from:  Arjunraj Palazhi
Posted on: May 15, 2013 at 12:05 IST

As the author points out, the Pakistani mind is looking inwards for issues and solutions instead of pushing all the blame on the neighbour and help the military to fatten itself. It's heartening to hear that none of the election manifestos had a negative word against India. Sharif for his part was always an admirer of Indian democratic values and institutions. He was envious the way power passed from Vajpayee to Dr Singh. There is hope that Pakistan will come around the bend provided we make the right gestures to the Pakistani civillian leadership enabling them to take the next step.

China is a different kettle of fish. Deal with them with mistrust. Always have the economic upperhand while negotiating. India imports more than it exports to China. That's a good starting point. Use the purchasing power to negotiate. Chinese for all their communist idealogies are at heart very petty traders.

from:  mani sandilya
Posted on: May 15, 2013 at 11:34 IST

The author is absolutely correct in reading Chinese mind. Equally, Indian leaders have displayed a zero sense of responsibility when it comes to China. Indian security agencies have time and again been caught unaware of disadvantageous moves of the adversaries on our western and northern frontiers. Recent Chinese episode, Kargil, 1965, amply demonstrate that. The surveillance capabilities of the nation are underused or used inefficiently. India must settle the dispute with China at double speed else future generations will pay heavily.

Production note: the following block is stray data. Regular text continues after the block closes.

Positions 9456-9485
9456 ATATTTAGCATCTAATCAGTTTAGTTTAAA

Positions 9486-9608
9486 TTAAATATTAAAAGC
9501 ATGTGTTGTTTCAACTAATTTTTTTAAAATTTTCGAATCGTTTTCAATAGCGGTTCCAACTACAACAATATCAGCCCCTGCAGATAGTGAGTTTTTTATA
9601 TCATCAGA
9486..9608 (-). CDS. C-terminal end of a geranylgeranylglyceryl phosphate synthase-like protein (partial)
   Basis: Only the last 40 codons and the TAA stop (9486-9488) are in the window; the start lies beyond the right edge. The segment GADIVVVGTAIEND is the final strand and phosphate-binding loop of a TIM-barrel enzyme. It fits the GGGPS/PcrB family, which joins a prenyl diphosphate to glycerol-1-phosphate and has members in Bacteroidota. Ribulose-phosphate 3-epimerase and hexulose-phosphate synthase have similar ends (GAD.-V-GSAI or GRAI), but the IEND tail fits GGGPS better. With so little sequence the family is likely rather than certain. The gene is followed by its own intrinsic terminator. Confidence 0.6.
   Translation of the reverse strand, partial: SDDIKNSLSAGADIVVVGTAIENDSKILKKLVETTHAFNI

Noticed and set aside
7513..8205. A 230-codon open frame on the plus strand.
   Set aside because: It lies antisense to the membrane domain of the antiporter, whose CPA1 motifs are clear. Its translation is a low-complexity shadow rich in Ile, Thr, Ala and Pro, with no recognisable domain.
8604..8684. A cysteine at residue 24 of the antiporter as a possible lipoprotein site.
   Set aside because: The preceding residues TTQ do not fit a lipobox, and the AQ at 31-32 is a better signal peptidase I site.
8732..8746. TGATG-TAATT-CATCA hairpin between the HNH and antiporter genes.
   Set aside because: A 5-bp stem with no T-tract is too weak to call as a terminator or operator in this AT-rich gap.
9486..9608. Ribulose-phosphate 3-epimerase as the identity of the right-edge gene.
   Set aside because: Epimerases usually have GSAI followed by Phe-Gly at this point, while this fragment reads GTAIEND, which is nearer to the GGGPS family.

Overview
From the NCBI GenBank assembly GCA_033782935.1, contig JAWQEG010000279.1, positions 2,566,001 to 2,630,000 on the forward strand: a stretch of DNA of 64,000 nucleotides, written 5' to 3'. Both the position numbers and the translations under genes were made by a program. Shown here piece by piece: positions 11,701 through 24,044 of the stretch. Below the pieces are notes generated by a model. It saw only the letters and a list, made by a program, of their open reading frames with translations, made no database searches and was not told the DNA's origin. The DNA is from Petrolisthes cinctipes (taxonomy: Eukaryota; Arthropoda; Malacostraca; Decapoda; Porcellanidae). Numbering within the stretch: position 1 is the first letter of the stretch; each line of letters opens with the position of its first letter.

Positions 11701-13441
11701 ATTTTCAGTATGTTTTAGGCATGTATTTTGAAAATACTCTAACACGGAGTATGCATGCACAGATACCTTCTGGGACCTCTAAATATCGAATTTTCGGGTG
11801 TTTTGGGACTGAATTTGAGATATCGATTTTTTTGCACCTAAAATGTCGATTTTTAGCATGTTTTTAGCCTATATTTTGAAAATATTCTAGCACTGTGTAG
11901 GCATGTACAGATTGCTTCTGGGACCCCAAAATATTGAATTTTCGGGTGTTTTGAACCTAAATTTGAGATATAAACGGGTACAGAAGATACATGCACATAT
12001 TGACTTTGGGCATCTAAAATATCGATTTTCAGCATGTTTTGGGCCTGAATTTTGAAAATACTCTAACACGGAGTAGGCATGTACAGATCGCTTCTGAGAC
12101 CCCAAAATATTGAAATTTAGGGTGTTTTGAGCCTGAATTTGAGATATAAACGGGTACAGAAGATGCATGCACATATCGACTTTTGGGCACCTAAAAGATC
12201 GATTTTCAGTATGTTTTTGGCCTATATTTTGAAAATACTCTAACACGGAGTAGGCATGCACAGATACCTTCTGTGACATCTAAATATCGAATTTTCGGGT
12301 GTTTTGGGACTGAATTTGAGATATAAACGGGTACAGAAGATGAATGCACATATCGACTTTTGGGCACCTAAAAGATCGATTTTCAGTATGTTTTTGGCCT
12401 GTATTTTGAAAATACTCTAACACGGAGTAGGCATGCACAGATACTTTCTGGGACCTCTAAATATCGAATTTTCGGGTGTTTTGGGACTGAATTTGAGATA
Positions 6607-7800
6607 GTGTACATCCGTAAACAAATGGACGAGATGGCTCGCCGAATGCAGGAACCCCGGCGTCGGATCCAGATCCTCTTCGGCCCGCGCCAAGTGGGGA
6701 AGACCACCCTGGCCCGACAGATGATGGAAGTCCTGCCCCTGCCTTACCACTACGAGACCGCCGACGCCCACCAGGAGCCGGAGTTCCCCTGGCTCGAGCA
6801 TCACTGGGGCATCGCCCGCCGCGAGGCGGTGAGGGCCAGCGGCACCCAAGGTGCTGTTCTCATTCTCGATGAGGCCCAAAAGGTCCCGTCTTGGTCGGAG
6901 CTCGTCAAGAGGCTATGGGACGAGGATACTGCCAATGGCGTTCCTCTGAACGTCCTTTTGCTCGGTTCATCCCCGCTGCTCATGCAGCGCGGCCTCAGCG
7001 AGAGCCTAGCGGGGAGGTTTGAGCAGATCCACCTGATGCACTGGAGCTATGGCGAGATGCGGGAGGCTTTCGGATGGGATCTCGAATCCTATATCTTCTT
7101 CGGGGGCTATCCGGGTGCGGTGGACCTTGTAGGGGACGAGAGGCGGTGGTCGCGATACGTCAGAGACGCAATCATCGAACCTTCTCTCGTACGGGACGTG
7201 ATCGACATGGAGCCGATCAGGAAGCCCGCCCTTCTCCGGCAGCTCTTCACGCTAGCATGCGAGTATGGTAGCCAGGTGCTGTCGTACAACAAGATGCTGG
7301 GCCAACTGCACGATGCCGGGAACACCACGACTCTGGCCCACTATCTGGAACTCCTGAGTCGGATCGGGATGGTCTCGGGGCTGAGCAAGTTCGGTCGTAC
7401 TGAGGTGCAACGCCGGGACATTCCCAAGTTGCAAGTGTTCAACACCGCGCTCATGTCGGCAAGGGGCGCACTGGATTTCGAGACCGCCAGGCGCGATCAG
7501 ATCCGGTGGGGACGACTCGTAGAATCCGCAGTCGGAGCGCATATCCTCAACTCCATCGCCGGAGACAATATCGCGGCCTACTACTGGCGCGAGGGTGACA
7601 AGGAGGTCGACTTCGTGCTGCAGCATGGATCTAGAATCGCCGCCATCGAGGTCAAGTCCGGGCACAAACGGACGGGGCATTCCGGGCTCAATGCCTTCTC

from:  Manjit Sahota
Posted on: May 15, 2013 at 10:27 IST

An interesting article. However, I would question the use of word "core" to describe the
border issue as its use implies that trade and economic relationships were somehow less
important. Yes, border issues are important but so are trade and other relationships. In fact
for most people trade, ease of travel, ability to deal with their counterparts in these countries
and economics are far more important to their daily living. Border disputes can't be allowed